• Document Review Guides Artist Away from Inappropriate Contract

    Sometimes you just don't know if a contract is right for you, and this case study shows just how important it is to have your agreements checked out before you sign.

  • Donny Woolagoodja

    Worora man Donny Woolagoodja is a renowned artist whose giant Wandjina artwork featured at the opening ceremony of the Sydney 2000 Olympic Games. He asked Artists in the Black to help him prepare a document which would protect him from being held responsible if participants on his tours were injured and which would also enable him to restrict participants from photographing and publishing images of culturally sensitive sites.

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  • Mandy Davis and her “Emu” painting

    Artists in the Black client Mandy Davis, has received a settlement from a company for their infringement of her copyright and her moral rights. The case is a great example of how AITB works.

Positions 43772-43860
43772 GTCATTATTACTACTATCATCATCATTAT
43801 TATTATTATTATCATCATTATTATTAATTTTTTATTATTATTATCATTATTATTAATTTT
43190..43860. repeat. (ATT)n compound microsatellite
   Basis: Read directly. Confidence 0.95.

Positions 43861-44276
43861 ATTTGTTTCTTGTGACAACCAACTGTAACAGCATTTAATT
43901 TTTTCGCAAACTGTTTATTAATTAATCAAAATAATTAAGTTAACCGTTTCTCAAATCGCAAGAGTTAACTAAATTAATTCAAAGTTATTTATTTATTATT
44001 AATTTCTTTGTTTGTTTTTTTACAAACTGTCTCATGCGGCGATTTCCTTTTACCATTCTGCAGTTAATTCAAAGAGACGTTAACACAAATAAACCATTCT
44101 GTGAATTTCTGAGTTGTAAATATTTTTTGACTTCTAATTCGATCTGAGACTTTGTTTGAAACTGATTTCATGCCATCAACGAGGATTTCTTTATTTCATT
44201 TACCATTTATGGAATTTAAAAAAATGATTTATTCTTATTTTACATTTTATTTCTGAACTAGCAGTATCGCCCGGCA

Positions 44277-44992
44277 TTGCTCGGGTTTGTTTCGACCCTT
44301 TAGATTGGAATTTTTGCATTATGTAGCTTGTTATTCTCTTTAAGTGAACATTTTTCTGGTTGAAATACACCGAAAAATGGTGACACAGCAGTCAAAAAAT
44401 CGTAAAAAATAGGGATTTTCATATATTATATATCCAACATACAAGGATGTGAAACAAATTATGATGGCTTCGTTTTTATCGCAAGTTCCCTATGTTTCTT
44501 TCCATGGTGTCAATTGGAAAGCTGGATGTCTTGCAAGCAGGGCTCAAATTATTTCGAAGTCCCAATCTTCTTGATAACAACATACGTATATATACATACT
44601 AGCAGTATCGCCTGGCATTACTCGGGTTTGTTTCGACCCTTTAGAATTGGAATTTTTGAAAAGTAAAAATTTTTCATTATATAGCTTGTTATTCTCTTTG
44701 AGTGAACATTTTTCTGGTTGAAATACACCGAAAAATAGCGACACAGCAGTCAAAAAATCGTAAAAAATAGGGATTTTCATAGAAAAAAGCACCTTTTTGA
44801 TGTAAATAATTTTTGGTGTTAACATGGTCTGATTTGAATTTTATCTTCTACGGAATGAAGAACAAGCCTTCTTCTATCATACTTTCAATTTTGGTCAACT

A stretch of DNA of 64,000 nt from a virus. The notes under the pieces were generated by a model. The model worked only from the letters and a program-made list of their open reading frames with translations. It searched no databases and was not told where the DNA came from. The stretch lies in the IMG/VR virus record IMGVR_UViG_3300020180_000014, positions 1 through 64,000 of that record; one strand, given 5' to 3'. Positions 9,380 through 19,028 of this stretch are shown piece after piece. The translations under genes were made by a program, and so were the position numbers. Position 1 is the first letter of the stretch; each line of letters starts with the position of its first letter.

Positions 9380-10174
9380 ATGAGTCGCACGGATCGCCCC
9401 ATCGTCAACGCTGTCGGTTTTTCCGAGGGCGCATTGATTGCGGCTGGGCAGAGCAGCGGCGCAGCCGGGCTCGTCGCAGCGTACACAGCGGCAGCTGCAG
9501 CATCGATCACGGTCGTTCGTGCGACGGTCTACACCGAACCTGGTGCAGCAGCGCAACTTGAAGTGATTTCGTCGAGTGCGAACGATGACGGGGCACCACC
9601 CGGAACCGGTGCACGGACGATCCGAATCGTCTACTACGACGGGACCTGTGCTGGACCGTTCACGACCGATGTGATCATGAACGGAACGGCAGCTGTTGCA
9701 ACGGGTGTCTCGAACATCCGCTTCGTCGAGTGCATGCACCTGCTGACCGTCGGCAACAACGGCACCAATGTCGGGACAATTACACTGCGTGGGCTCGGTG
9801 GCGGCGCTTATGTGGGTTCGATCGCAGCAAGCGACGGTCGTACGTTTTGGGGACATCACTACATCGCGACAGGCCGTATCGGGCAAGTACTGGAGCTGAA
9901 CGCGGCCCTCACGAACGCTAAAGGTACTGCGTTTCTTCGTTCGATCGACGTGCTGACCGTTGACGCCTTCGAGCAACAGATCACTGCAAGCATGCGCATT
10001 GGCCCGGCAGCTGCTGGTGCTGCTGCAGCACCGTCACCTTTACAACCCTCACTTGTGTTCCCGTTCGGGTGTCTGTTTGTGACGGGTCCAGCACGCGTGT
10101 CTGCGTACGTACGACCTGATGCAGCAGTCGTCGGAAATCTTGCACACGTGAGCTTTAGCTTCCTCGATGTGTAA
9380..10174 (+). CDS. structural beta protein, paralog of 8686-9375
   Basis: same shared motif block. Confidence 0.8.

• Michael Meszaros’ “Distant conversations”

    Michael Meszaros is the sculptor who created the well-known piece ‘Distant Conversations’, which for 17 years was installed in the foyer of the Telstra Building in Melbourne and generally considered one of the top ten contemporary sculptures in the Melbourne CBD.

  • Mirvac: Licensing for Sydney CBD installation

    In 2013, Artists in the Black was contacted by an Indigenous writer seeking assistance with a contract he had received from Mirvac for the use of his published works in Mirvac’s new development at 8 Chifley Square in Sydney.

  • Mondo Rondo Jewellery licenses Indigenous artworks